Cidade no Interior
Campos e Antenas
Store and Office Paintings, 2012. Acrylic on canvas. 100 x 200 cm.
Barber Shop, 2012. Acrylic on canvas. 100 x 200 cm.
Please be Quite Everybody is Welcome, 2012. Acrylic on canvas. 100 x 150 cm.
Wheels on fire, 2012. Acrylic on canvas. 100 x 150 cm.
Live fish for sale, 2012. Acrylic on canvas. 80 x 100 cm.
La Moneda Cubana, 2012. Acrylic on canvas. 70 x 100 cm.
666 Colds Fever, 2012. Acrylic on canvas. 190 x 205 cm.
Painel (ferramentas), 2012. Acrylic on canvas. 50 x 70 cm.
Painel (chaves), 2012. Acrylic on canvas. 50 x 70 cm.
Cherokee Parts Store, 2012. Acrylic on canvas. 47,5 x 69 cm.
Sr. Faustino Espinoza, 2012. Acrylic on canvas. 21 x 29 cm.
About the series:
"Cidade no interior" ("Town in the Countryside") was a series of works presented at Logo gallery (São Paulo/SP, Brazil) in April, 2013. The exhibition had as main inspiration images by street photographers from the 1930's and 1940's, specially the documentation done by Walker Evans in the south of the United States, right after the Great Depression.
"In her solo show at LOGO, entitled Cidade no Interior [Town in the Countryside] the young artist from the state of Rio Grande do Sul, Talita Hoffmann, is presenting new artworks which, for the first time, relate her painting with a time and place. Although the desolate and apocalyptic scenes portrayed in her previous works were untraceable and nearly alien, Talita has now encountered a direct association with a specific historical moment: the American Great Depression in the 1930s. The artist refers to the photos by Walker Evans which crystallized the period in the popular mindset, and transposes those notorious roadside landscapes, with their precarious constructions and hand-painted commercial signs, into her invented realm.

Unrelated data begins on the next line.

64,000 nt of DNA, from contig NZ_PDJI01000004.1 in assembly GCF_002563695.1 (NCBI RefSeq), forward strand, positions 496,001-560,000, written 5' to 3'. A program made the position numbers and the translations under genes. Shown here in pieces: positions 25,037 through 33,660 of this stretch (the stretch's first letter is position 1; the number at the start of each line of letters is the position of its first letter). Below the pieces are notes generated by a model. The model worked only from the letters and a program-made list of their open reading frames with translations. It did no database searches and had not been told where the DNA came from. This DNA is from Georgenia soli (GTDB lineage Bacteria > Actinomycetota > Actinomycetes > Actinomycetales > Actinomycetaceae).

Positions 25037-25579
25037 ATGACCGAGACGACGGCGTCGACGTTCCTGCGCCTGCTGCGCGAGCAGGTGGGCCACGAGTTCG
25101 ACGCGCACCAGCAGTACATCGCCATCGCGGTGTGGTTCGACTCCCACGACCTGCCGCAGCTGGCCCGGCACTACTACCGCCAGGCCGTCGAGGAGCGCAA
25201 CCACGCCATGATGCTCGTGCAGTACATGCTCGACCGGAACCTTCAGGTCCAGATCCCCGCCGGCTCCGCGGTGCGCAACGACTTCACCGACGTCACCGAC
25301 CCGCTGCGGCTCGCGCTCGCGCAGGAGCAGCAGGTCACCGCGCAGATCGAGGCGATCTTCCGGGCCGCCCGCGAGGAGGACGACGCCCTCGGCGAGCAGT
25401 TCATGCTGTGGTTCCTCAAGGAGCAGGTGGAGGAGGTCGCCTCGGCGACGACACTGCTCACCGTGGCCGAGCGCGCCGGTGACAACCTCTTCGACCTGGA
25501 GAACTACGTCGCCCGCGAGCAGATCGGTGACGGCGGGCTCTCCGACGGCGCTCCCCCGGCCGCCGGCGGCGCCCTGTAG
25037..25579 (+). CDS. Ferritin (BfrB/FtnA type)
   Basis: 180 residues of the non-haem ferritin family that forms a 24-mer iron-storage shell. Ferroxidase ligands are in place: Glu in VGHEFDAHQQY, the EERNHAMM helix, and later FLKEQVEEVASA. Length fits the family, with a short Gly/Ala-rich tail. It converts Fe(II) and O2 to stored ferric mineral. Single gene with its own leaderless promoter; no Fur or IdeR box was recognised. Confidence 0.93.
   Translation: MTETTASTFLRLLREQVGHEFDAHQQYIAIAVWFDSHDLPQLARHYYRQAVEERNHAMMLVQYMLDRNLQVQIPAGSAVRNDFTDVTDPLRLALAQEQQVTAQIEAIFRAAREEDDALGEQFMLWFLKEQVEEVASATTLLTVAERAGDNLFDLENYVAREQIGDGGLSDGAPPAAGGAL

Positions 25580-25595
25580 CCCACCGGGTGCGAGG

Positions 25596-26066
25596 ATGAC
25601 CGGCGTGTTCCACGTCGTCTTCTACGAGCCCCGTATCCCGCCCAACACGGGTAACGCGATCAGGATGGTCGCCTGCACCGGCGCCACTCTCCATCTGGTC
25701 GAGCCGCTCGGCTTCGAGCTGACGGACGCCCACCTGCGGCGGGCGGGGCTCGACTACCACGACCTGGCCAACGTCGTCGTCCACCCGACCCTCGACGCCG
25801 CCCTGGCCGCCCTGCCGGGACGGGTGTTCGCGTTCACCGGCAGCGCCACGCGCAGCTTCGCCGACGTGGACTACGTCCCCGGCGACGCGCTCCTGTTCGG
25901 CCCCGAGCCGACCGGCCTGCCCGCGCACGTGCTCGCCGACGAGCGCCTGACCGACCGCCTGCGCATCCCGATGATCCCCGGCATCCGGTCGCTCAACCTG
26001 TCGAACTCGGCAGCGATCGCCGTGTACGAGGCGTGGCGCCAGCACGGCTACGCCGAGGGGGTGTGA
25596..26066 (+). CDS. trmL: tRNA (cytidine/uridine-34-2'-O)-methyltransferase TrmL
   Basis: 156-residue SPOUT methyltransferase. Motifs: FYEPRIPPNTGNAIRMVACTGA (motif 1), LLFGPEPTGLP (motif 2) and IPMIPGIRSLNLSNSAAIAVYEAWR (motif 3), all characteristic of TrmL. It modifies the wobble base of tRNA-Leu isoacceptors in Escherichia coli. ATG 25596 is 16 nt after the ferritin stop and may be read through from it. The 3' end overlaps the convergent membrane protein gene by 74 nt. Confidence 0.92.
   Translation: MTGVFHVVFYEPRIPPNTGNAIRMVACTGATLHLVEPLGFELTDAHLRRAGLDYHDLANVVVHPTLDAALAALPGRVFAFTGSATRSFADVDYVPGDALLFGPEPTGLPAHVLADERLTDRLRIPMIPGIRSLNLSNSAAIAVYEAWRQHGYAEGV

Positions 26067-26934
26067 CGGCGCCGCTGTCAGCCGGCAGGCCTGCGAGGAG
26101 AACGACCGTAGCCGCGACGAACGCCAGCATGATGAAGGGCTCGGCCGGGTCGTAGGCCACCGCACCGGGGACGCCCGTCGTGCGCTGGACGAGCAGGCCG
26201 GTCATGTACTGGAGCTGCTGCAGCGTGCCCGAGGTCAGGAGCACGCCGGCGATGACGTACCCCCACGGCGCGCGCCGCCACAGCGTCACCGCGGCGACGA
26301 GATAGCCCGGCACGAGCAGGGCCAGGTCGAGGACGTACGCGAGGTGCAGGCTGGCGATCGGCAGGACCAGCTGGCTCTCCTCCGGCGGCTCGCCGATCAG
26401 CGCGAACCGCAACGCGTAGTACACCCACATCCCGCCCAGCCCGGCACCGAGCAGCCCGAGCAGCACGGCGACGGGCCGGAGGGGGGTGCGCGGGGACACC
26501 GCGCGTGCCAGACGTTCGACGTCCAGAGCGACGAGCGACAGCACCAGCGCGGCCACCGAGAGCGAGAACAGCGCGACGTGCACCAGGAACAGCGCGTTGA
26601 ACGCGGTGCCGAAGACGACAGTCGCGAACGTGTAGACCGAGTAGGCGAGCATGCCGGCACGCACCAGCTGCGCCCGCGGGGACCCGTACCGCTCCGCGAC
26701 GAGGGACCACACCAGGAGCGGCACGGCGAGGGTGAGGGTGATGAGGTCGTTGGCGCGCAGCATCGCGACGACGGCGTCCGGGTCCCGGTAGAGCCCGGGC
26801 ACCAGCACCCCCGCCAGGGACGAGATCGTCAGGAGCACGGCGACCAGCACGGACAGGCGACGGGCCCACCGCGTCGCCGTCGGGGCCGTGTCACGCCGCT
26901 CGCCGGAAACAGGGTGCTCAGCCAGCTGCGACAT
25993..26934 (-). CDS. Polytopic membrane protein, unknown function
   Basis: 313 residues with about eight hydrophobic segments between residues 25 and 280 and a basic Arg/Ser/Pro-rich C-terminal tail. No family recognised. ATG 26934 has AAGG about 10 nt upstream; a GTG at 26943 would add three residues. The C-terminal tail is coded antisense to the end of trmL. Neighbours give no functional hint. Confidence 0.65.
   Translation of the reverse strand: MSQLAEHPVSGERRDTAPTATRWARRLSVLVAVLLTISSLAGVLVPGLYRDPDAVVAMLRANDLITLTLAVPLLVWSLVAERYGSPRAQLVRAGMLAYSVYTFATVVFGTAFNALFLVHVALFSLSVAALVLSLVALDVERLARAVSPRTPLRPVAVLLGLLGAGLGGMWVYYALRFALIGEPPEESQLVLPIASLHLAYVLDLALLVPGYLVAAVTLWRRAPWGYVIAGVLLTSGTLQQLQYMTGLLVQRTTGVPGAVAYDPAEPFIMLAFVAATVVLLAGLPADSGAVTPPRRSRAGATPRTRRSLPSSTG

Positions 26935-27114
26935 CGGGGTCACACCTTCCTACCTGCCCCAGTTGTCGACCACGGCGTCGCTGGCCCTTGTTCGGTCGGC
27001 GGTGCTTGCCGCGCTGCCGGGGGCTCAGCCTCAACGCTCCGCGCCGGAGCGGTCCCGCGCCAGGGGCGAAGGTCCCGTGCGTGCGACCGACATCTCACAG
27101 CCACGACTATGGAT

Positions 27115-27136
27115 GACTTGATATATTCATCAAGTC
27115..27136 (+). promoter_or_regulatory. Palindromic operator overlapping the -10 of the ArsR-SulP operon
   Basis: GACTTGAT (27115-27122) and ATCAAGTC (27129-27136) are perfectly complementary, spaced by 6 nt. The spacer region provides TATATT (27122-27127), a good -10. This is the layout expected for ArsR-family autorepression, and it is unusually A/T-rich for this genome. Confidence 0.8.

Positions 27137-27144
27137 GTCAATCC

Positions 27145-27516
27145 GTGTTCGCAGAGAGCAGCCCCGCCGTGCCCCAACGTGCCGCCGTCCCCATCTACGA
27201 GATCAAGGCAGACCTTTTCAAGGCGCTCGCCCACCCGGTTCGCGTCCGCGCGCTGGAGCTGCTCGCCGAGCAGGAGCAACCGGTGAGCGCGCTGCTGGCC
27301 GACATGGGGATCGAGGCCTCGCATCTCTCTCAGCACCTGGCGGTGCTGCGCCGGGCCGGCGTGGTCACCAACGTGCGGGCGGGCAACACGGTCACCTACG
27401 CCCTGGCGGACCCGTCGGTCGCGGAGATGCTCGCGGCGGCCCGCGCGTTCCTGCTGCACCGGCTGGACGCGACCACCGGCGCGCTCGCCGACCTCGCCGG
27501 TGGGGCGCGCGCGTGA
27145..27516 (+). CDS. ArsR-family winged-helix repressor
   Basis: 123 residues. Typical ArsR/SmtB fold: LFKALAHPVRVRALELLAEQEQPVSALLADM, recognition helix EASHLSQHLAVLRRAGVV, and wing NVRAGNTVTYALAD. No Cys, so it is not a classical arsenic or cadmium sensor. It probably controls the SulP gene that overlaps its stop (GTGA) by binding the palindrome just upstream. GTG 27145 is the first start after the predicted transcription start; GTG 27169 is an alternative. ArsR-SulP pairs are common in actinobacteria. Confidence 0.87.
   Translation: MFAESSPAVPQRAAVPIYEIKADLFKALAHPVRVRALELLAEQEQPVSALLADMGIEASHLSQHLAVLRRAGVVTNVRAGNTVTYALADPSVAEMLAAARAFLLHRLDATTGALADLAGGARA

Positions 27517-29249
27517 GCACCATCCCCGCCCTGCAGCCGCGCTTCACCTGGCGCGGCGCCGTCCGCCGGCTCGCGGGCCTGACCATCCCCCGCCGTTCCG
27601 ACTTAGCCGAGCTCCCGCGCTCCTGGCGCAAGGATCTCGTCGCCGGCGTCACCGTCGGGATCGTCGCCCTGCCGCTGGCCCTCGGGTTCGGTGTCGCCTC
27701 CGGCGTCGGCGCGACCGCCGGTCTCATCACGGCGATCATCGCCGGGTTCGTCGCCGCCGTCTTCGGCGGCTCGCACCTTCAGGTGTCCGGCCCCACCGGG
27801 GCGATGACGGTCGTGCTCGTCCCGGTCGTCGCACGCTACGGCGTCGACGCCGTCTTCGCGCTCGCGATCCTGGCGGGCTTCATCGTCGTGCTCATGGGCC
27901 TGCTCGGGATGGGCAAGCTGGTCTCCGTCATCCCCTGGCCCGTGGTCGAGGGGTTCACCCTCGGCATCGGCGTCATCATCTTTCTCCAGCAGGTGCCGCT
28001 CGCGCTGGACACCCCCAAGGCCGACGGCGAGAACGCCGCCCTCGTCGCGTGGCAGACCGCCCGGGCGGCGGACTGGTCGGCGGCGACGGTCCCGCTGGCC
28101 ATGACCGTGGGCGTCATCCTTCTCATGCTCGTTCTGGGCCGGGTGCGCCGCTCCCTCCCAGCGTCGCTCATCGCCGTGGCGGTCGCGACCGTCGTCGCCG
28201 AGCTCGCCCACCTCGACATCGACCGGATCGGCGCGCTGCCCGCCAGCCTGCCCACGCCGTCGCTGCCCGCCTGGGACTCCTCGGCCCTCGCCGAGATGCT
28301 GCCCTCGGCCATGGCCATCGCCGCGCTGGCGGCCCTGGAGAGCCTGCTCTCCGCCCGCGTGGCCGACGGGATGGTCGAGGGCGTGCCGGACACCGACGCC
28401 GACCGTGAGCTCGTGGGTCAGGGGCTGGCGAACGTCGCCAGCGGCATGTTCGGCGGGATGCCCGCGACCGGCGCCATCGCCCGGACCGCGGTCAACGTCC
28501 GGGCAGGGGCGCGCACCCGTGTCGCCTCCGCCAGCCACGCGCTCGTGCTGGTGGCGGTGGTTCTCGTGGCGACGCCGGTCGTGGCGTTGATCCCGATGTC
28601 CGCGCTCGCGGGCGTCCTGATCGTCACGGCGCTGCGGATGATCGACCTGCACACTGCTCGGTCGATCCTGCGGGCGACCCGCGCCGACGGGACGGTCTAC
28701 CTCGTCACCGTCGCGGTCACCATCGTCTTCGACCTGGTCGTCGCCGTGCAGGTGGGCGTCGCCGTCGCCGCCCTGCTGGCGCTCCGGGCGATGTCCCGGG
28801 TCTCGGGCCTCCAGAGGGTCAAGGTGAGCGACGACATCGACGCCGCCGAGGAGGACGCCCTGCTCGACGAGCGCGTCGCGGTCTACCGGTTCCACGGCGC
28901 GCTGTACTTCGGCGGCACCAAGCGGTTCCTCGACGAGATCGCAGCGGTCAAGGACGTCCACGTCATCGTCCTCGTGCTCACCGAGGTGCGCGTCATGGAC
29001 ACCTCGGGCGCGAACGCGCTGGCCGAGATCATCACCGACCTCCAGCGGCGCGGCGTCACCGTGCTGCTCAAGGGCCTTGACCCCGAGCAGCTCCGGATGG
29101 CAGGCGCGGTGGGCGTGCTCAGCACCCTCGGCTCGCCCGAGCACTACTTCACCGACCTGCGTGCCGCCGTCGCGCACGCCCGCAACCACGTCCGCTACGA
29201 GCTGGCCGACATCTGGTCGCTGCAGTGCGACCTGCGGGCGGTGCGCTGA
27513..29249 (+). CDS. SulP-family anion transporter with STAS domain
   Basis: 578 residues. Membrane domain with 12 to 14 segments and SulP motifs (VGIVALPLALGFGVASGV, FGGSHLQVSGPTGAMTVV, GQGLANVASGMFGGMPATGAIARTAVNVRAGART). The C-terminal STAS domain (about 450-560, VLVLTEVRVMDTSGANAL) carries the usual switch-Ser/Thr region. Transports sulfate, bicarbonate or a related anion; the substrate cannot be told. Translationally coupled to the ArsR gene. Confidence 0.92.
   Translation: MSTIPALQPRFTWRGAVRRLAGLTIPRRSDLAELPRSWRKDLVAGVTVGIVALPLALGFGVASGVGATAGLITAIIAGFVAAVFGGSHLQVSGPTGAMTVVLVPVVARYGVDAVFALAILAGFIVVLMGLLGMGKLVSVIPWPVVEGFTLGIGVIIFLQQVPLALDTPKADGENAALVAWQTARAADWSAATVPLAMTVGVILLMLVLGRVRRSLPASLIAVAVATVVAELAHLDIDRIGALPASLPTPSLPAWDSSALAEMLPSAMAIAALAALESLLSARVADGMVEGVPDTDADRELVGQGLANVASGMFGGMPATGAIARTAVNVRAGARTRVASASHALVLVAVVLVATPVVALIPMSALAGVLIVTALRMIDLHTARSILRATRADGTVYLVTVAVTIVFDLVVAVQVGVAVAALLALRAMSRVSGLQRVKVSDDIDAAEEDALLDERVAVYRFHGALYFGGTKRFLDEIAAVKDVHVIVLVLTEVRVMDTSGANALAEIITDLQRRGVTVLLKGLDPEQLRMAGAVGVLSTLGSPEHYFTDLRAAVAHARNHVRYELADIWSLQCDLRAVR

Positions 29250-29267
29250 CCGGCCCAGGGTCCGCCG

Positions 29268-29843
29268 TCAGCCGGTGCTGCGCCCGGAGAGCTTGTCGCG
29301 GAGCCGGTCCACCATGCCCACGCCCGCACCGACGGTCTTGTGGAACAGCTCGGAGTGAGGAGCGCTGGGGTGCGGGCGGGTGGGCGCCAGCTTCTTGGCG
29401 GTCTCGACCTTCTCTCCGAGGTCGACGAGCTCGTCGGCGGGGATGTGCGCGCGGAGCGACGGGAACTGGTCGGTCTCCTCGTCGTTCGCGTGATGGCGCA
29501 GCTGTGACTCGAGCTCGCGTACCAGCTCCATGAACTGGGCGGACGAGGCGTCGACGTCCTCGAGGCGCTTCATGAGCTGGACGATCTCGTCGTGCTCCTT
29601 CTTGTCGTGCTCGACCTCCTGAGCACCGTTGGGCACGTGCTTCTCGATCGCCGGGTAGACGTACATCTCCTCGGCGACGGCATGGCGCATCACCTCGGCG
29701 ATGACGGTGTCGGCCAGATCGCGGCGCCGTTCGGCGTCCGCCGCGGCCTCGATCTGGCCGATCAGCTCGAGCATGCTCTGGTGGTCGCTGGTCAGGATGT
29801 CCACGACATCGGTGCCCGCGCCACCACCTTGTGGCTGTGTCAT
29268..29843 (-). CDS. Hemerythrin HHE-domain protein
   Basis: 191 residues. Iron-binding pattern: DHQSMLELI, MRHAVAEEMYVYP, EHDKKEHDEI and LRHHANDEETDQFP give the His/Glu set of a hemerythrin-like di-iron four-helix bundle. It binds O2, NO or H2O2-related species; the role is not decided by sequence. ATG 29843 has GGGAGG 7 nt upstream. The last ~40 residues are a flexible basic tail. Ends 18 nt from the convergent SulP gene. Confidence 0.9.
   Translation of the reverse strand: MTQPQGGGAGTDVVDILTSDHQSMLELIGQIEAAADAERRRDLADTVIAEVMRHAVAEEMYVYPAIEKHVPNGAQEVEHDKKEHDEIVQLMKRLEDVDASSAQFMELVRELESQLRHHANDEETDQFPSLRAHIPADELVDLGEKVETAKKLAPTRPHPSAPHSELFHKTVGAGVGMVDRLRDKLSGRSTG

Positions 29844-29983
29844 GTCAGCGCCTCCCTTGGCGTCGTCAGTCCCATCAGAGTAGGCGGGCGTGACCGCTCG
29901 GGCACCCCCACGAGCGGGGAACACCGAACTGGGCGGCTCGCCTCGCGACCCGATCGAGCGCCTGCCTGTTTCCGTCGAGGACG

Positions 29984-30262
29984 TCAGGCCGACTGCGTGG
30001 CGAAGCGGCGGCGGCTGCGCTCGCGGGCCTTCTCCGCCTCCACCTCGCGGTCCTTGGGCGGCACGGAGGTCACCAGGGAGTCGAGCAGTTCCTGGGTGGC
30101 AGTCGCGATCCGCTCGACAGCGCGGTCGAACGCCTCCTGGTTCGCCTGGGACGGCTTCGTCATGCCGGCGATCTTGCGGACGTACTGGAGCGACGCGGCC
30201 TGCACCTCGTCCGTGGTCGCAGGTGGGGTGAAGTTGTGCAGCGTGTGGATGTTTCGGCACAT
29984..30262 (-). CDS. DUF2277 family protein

As in the folk music of the southern United States that provided the artist’s connection with Evans’s photos, her paintings exalt the simplicity of the things and the sincerity of the people, projecting an experience that she herself, as an inhabitant of urban centers, has never known first-hand. In this moment of pseudo-nostalgia, Talita remains true to her aesthetic ideals, producing pleasant but simultaneously strange images with acrylic paint on canvas or paper. Despite their sanity, the unlikely compositions and abnormal figures precisely created by the artist allow for associations of her work with that of outsider and eccentric artists such as Henry Darger."
Lucas Ribeiro - text about the exhibition Cidade no Interior [Town in the Countryside] (april, 2013).